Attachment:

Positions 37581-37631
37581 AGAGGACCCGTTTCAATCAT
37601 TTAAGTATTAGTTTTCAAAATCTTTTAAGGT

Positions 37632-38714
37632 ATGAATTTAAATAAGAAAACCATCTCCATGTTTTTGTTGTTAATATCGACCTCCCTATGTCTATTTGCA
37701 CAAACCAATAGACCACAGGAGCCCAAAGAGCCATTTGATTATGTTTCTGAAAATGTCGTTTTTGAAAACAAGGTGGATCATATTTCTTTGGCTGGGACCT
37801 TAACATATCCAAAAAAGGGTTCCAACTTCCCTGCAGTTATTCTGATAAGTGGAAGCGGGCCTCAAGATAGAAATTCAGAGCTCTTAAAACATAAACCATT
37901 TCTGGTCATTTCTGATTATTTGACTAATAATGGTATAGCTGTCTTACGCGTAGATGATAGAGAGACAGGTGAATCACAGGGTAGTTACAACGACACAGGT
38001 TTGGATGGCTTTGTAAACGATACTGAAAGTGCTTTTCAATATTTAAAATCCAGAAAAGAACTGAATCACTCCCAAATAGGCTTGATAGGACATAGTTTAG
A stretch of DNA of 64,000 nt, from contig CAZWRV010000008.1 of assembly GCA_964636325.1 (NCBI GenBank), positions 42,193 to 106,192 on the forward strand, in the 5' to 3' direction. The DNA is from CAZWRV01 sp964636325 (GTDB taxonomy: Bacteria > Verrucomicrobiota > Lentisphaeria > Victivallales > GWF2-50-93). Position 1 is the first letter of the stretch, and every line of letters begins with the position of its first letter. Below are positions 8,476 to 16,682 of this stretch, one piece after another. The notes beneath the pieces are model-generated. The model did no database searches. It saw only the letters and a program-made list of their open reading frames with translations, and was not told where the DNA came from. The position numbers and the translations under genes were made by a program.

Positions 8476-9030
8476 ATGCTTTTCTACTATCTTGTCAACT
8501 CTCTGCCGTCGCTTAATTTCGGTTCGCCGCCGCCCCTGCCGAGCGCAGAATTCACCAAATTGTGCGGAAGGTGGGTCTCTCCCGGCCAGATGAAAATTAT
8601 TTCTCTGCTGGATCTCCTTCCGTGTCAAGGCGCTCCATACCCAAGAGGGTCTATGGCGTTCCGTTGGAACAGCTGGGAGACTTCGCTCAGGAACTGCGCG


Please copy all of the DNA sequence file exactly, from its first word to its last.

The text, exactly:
Positions 37581-37631
37581 AGAGGACCCGTTTCAATCAT
37601 TTAAGTATTAGTTTTCAAAATCTTTTAAGGT

Positions 37632-38714
37632 ATGAATTTAAATAAGAAAACCATCTCCATGTTTTTGTTGTTAATATCGACCTCCCTATGTCTATTTGCA
37701 CAAACCAATAGACCACAGGAGCCCAAAGAGCCATTTGATTATGTTTCTGAAAATGTCGTTTTTGAAAACAAGGTGGATCATATTTCTTTGGCTGGGACCT
37801 TAACATATCCAAAAAAGGGTTCCAACTTCCCTGCAGTTATTCTGATAAGTGGAAGCGGGCCTCAAGATAGAAATTCAGAGCTCTTAAAACATAAACCATT
37901 TCTGGTCATTTCTGATTATTTGACTAATAATGGTATAGCTGTCTTACGCGTAGATGATAGAGAGACAGGTGAATCACAGGGTAGTTACAACGACACAGGT
38001 TTGGATGGCTTTGTAAACGATACTGAAAGTGCTTTTCAATATTTAAAATCCAGAAAAGAACTGAATCACTCCCAAATAGGCTTGATAGGACATAGTTTAG
A stretch of DNA of 64,000 nt, from contig CAZWRV010000008.1 of assembly GCA_964636325.1 (NCBI GenBank), positions 42,193 to 106,192 on the forward strand, in the 5' to 3' direction. The DNA is from CAZWRV01 sp964636325 (GTDB taxonomy: Bacteria > Verrucomicrobiota > Lentisphaeria > Victivallales > GWF2-50-93). Position 1 is the first letter of the stretch, and every line of letters begins with the position of its first letter. Below are positions 8,476 to 16,682 of this stretch, one piece after another. The notes beneath the pieces are model-generated. The model did no database searches. It saw only the letters and a program-made list of their open reading frames with translations, and was not told where the DNA came from. The position numbers and the translations under genes were made by a program.

Positions 8476-9030
8476 ATGCTTTTCTACTATCTTGTCAACT
8501 CTCTGCCGTCGCTTAATTTCGGTTCGCCGCCGCCCCTGCCGAGCGCAGAATTCACCAAATTGTGCGGAAGGTGGGTCTCTCCCGGCCAGATGAAAATTAT
8601 TTCTCTGCTGGATCTCCTTCCGTGTCAAGGCGCTCCATACCCAAGAGGGTCTATGGCGTTCCGTTGGAACAGCTGGGAGACTTCGCTCAGGAACTGCGCG